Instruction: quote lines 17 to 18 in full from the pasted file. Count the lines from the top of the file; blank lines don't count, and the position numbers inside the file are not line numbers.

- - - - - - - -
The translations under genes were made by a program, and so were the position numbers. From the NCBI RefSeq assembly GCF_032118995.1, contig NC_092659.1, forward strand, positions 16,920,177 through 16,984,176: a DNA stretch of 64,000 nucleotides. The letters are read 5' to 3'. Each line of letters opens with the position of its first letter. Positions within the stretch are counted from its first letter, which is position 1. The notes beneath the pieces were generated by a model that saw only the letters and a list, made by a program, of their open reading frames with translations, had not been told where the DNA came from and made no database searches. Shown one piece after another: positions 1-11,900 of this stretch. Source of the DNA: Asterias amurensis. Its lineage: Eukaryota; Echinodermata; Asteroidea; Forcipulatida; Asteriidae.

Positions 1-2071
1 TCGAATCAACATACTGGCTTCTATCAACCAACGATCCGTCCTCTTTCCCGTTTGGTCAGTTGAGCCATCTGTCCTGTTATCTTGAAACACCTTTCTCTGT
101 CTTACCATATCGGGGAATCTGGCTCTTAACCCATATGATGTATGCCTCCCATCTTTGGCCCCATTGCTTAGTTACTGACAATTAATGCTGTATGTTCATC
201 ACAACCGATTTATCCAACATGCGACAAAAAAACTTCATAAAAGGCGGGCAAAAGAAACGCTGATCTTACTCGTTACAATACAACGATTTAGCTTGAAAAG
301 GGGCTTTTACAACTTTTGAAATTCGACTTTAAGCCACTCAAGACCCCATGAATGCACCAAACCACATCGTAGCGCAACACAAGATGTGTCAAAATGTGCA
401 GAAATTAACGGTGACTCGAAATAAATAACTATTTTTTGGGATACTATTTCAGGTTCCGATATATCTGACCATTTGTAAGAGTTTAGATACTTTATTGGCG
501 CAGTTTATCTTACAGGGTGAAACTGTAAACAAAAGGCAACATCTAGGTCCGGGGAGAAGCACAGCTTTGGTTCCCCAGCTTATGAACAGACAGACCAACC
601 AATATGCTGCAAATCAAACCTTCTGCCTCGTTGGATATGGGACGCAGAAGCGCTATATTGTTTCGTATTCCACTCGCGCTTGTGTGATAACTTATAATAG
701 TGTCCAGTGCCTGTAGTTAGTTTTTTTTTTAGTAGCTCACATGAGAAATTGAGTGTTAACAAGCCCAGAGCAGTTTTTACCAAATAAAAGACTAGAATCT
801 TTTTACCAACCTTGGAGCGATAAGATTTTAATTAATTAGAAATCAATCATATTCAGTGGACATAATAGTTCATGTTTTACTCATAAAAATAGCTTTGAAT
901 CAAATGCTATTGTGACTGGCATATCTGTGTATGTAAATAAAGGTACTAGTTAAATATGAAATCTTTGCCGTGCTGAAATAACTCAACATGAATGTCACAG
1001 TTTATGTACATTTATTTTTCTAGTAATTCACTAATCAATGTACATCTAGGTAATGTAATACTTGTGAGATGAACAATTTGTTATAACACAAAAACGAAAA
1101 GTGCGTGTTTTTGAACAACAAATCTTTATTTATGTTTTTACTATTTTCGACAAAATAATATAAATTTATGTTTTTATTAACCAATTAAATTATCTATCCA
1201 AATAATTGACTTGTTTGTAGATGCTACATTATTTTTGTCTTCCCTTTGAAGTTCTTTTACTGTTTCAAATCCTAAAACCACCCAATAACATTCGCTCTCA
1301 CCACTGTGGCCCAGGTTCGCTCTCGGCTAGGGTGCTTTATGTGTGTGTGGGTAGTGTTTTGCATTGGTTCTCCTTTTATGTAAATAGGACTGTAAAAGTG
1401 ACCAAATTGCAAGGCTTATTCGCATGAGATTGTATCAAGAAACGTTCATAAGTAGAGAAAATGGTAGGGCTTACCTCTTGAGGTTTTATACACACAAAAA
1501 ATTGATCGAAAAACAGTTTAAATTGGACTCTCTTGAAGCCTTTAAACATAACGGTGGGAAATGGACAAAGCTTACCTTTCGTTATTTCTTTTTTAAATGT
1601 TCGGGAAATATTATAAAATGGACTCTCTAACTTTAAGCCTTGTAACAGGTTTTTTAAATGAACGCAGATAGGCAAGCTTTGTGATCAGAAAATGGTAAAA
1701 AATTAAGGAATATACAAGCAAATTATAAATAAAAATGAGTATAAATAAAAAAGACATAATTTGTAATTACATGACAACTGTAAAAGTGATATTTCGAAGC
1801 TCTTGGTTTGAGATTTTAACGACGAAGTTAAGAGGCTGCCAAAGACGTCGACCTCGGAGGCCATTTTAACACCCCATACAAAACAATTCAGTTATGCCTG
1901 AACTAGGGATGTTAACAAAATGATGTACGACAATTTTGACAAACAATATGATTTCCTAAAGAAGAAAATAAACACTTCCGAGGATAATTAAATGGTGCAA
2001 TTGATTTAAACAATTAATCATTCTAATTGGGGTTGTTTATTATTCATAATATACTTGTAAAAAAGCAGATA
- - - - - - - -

1401 ACCAAATTGCAAGGCTTATTCGCATGAGATTGTATCAAGAAACGTTCATAAGTAGAGAAAATGGTAGGGCTTACCTCTTGAGGTTTTATACACACAAAAA
1501 ATTGATCGAAAAACAGTTTAAATTGGACTCTCTTGAAGCCTTTAAACATAACGGTGGGAAATGGACAAAGCTTACCTTTCGTTATTTCTTTTTTAAATGT